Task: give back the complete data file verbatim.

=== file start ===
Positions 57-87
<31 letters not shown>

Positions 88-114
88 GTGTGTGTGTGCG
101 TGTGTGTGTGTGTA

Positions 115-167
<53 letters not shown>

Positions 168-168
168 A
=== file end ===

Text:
Positions 57-87
<31 letters not shown>

Positions 88-114
88 GTGTGTGTGTGCG
101 TGTGTGTGTGTGTA

Positions 115-167
<53 letters not shown>

Positions 168-168
168 A